I’ve lost everything I had worked towards my whole life. I’m really struggling. My children bring me food, and my family still help me pay for food now. You can manage on a little bit. I’ve had my life, really. But it’s sad because I’ve got so much experience but nobody wants to offer me a job. Partly because I am going to retire soon, but also because of the PTSD symptoms he left me with. I can’t sit for long, I’m frightened of being in public places or a supermarket. What if somebody saw me and recognised me and told him where I was? How do you say that in an interview for a job? And then how do you tell the people in the Job Centre?

I read about the WASPI campaign but I can never join in the conversation because I’m frightened of being recognised. I have a story to tell but I can’t.

Now I have a fixed address, but for the two years after I left him I was having to move every two or four weeks, staying with friends in spare rooms and sofa, in case he would find me. Every time I wrote to an MP I saw talking about domestic abuse on the TV, they would say they couldn’t help because I wasn’t their constituent. So even though you’ve paid taxes all your life, you don’t have anyone who can represent you when you need it the most. This is a problem and it can’t just be a problem for me.

Amy, 54 – ‘I was doing the triple shift’

Heating was a treat, hot water was boiled in the kettle and taken to the sink in the bathroom so I could wash (Pexels)

My ex-husband and I met at work in our twenties, when I was in a senior position to him. We were married a couple of years later and I began to earn very well.

Soon I was doing what I believe is called the triple shift – earning money, looking after the house, and looking after our first child. Despite the fact he said he struggled with mental health issues, and said he couldn’t work very much, he decided he wanted to go back to higher education, and I had our second child.

‘I stopped going out because he would say things like, “I was astonished you went out looking like that”‘

After this, he set up as a very successful freelancer, and I stopped working to look after our children. He would give me a monthly budget to run the house but it was barely enough. He was earning six figures at this point, but I still drove a second-hand car. He had also been violent and sexually violent. It took me four years to accept that he had raped me just before our first child was born. He wasn’t a big man, but he was strong. He could pick me up, feet off the ground, and throw me at a wall. I stopped going out because he would say things like, “I was astonished you went out looking like that”. It was an insidious questioning of my values, and slowly, drip, drip, drip. Once I had a successful career, now I was scared of going out.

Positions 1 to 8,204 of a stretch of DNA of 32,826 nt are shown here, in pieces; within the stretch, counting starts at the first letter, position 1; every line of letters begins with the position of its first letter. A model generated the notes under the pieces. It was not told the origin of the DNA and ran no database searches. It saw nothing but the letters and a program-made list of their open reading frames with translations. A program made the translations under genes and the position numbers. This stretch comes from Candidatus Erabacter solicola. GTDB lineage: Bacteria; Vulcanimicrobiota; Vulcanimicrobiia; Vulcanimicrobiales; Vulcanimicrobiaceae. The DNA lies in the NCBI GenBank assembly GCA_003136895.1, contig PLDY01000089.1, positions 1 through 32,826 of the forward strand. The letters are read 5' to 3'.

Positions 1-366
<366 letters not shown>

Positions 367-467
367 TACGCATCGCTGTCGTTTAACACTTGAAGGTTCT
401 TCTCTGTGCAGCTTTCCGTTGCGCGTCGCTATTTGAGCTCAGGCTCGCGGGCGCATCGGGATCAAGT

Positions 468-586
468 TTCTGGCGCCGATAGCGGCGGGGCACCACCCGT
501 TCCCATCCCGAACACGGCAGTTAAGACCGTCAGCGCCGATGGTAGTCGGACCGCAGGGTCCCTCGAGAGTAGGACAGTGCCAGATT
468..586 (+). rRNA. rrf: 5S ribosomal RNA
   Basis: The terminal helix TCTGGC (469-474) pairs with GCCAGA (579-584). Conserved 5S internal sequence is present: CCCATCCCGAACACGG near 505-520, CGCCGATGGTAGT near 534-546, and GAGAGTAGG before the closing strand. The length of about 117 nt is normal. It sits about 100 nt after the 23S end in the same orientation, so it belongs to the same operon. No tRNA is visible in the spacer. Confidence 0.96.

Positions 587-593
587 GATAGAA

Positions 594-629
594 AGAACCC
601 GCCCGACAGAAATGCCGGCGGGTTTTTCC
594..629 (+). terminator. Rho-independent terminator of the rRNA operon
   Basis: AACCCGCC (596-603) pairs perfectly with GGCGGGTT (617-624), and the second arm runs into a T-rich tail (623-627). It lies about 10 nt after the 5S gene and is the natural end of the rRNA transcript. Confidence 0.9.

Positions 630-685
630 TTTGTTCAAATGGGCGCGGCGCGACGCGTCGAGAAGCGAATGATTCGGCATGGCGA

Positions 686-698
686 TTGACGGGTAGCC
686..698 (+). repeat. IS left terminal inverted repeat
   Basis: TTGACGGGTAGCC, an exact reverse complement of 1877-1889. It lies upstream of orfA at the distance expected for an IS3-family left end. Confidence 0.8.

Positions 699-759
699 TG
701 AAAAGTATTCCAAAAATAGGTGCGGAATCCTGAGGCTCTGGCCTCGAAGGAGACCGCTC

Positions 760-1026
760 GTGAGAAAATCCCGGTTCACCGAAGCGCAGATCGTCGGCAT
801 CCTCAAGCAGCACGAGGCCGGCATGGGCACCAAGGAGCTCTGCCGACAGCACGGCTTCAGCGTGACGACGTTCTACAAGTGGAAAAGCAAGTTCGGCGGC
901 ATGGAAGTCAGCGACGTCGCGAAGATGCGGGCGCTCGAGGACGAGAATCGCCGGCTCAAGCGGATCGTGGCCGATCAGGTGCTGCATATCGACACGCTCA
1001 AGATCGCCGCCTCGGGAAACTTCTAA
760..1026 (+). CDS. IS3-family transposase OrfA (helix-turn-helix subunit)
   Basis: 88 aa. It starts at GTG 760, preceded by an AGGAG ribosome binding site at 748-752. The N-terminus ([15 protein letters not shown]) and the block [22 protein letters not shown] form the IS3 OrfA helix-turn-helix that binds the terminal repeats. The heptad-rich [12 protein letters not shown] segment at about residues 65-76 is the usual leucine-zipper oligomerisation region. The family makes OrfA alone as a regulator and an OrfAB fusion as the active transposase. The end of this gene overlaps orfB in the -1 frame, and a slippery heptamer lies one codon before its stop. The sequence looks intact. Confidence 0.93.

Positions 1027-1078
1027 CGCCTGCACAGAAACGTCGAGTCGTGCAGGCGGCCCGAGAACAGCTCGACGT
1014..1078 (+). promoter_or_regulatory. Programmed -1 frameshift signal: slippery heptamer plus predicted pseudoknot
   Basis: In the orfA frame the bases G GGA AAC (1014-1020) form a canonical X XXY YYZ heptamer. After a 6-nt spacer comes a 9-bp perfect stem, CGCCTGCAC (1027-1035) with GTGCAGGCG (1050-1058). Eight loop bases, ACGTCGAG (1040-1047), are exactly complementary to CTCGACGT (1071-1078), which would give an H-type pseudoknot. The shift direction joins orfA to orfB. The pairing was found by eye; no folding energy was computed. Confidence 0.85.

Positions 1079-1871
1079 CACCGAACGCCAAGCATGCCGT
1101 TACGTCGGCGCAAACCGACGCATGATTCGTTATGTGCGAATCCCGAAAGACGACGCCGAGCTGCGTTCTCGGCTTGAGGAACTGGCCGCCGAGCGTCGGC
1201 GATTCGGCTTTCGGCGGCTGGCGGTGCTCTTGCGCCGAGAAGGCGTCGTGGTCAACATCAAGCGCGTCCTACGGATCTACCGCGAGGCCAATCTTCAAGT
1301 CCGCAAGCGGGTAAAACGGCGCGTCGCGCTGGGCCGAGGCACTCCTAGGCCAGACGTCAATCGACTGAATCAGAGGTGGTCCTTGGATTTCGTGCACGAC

Later on in the relationship, he confessed that he had “lost” a lot of the savings I’d accumulated. He made excuses like bad investments and a drinking habit but I don’t believe it. He simply had taken thousands of the money I’d saved, while I was still living off the tiny budget he gave me to run the house and look after the kids. At the end of the relationship, I had to empty every one of the remaining accounts, including the children’s saving accounts, to pay the mortgage and to keep us going. He kept saying he was in financial difficulty, and couldn’t give us any more money, which I didn’t believe. He then physically forced me to remortgage the house.

‘The judge wouldn’t see a rape victim, a woman who’s been beaten up for 20 years, a woman who has PTSD’

When we eventually divorced there was a financial settlement, as there were no assets, he had burned through them all and I received some money. I moved into a housing association house with my children, and I needed every penny. He was so clever; he would wait for the last moment, and then put a bit of money in my account so I couldn’t claim for benefits. The courts settled on maintenance for life, which is £750 a month, but sometimes he won’t pay, or will pay late, usually around Christmas, just so I know he’s always got the upper hand. I’ve got the terror of when he retires, will he still pay? I couldn’t afford to take him to court. The judge wouldn’t see a rape victim, a woman who’s been beaten up for 20 years, a woman who has PTSD.

To begin with, we had nothing. Heating was a treat, hot water was boiled in the kettle and taken to the sink in the bathroom so I could wash. I’ve since retrained as a teacher. Because I’m an older person, I have to pay this mortgage off by the time I’m 70. Some banks and building societies are reluctant to lend money that goes beyond the retirement age, and you’re given a shorter period to pay it back, which is what has happened in my case.

The house is shared ownership which means I pay rent and mortgage repayments each month, which come to £1,300 per month, even on these incredibly low-interest rates, which leaves me with £400 a month to pay council tax, insurance, broadband, food. It’s simply not enough.

I’m also deaf, which means I will have to stop teaching in a year or two. I don’t know what I’ll do. My children have now gone to university. I was so ashamed they had to go cap in hand. Both of them have refused to ever see their father again. The horror I have ahead of me now is that I know I will never have enough money to live on if I reach old age.

If you think you might be experiencing economic abuse, phone the police in the first instance. You can also contact the National Domestic Violence Helpline for support on 0808 2000 247. For more information and resources to support you visit the website www.survivingeconomicabuse.org.